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Wembley Arena trusses placed

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Three trusses, one of 65 tonnes and two of 55 tonnes were successfully lifted into place on consecutive days by Bourne Steel as part of a £35m refurbishment of Wembley Arena.

The building layout is being completely reversed, with the stage and entrance changing places together with a new square fronting the Arena.

Because the original ground level at the new stage end was higher, a new lorry ramp and 250m² service yard — big enough for 14 articulated lorries — had to be excavated to allow delivery of equipment for rock concerts to stage level. The three trusses, each 35m long, support the roof over the service yard. They were fabricated and transported to site as complete units, where they were erected by Bourne with a 500 tonne telescopic crane.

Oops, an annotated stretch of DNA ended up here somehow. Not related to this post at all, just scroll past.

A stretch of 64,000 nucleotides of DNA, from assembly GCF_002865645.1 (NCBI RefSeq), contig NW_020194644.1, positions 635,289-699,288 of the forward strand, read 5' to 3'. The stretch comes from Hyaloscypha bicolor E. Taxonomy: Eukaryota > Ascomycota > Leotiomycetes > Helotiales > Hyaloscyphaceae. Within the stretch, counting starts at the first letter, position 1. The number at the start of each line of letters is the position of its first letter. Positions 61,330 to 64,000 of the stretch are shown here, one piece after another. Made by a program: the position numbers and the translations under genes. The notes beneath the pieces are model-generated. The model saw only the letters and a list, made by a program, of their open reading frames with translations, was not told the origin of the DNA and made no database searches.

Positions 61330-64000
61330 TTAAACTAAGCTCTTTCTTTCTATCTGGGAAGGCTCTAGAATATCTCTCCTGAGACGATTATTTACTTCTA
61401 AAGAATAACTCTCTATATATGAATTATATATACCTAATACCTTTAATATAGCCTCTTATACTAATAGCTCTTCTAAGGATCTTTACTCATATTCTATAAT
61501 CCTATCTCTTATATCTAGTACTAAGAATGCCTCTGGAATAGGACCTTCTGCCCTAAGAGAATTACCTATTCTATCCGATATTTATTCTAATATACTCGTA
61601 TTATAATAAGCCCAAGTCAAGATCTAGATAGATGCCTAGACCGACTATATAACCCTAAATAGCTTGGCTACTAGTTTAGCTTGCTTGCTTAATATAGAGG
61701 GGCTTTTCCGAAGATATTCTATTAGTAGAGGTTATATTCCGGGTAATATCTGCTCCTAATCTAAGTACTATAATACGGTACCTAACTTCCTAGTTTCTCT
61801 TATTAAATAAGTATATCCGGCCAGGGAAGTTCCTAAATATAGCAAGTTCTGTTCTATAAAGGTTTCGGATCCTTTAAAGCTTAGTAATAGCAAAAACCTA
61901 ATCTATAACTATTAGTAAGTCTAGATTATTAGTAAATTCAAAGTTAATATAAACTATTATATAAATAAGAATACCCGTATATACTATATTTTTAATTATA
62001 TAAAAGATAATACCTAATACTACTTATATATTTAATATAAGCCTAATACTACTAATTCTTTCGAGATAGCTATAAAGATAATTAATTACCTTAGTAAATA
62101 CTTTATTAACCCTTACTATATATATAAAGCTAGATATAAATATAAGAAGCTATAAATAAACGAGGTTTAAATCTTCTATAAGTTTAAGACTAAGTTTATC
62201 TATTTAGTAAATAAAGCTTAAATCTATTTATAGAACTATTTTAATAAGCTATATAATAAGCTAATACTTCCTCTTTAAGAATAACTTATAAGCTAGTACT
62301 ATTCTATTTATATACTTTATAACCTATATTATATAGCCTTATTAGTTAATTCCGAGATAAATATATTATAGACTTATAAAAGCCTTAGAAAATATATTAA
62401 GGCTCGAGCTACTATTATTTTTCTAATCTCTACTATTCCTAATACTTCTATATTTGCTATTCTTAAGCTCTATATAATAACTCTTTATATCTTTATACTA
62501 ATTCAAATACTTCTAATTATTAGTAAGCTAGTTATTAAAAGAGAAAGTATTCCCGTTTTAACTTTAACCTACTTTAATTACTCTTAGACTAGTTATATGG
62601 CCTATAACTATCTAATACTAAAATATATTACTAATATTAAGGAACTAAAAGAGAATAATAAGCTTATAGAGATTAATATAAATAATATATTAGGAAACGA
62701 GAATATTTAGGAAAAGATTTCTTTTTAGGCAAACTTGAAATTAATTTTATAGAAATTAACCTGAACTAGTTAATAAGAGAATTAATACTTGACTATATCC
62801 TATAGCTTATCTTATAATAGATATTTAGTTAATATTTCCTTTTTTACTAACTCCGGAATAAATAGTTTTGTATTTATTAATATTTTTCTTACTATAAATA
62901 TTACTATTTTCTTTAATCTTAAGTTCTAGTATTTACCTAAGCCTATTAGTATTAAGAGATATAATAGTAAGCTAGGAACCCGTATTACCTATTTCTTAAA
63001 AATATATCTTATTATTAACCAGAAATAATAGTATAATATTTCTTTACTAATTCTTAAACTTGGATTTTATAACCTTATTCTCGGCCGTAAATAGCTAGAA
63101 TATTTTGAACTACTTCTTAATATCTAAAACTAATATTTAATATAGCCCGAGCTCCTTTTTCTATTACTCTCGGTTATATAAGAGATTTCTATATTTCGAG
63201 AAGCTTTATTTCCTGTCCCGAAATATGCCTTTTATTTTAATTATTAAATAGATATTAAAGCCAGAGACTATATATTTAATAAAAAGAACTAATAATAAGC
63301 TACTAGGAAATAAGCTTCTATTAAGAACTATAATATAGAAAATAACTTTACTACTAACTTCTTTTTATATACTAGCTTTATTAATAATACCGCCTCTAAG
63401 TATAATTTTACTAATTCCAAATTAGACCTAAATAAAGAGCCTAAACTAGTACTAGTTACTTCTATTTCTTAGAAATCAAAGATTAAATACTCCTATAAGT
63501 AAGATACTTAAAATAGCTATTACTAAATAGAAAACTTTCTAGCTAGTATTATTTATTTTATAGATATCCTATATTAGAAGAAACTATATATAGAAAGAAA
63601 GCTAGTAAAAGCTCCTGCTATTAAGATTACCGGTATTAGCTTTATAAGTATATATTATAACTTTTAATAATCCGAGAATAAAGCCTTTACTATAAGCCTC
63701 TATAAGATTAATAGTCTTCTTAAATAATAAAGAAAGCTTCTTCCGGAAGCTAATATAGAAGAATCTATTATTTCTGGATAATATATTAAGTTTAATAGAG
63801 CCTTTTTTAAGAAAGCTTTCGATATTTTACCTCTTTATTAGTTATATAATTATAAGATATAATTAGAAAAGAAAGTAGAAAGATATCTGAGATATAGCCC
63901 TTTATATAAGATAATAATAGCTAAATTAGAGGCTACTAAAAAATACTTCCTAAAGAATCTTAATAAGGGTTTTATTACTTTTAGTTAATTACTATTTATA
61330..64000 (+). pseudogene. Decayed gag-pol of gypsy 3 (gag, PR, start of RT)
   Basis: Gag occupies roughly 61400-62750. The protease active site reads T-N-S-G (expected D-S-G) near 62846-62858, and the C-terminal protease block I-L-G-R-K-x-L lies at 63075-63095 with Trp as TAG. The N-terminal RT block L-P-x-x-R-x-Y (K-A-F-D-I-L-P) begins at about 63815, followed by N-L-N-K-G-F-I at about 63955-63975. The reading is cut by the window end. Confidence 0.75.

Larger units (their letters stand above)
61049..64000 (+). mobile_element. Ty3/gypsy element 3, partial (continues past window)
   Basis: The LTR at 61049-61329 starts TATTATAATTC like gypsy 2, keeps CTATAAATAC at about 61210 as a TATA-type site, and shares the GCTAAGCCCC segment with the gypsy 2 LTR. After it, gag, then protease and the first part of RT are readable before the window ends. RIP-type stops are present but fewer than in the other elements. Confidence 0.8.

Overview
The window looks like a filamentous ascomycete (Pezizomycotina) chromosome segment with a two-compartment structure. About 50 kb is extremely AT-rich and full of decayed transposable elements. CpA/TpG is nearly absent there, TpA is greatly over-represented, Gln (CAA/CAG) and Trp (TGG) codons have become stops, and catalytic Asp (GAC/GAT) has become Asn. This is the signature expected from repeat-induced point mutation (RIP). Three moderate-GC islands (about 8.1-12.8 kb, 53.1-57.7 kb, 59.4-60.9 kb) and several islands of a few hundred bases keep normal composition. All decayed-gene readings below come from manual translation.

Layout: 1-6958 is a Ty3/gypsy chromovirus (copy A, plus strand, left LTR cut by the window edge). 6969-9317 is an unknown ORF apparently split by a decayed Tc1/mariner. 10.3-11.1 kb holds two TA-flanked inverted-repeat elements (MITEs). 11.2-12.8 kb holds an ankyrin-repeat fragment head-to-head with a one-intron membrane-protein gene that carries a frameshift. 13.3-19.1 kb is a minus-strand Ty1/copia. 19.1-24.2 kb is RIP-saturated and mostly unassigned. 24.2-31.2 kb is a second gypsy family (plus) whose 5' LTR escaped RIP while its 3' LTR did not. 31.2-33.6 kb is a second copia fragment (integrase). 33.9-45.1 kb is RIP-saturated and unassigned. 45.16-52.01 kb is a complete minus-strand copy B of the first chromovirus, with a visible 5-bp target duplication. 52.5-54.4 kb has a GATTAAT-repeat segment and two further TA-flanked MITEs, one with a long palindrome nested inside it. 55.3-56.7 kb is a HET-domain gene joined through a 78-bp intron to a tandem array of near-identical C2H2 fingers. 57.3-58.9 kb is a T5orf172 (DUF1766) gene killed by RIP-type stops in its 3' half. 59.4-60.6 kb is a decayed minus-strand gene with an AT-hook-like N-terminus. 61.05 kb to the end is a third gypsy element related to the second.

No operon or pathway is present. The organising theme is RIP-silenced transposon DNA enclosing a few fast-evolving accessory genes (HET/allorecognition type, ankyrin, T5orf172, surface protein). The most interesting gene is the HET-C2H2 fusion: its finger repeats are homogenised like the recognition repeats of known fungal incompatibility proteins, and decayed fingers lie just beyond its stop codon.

Bourne Steel is supplying and erecting over 800t of steel for main contractor John Sisk. In a separate contract with Sisk, Bourne is carrying out a succession of packages of internal refurbishment and strengthening inside the Grade II listed Wembley Arena building. These include installing terracing for seating, extending catwalks for access to lighting and other stage equipment, as well as strengthening the existing reinforced concrete floors by the addition of structural steelwork supports.

The building, originally the Empire Pool Wembley, was designed by Sir Owen Williams for the 1934 Empire Games. It was last used as a swimming pool in the 1948 Olympics. A temporary floor was subsequently placed over the pool and this was made permanent in 1976.

The refurbished building is due to re-open next April with a sell out show by Depeche Mode. With the construction of the new Wembley Stadium and planned redevelopment of the rest of the site, the Arena will be the last survivor of the complex of buildings on the Wembley site built for the Empire Games and 1924 Empire Exhibition.

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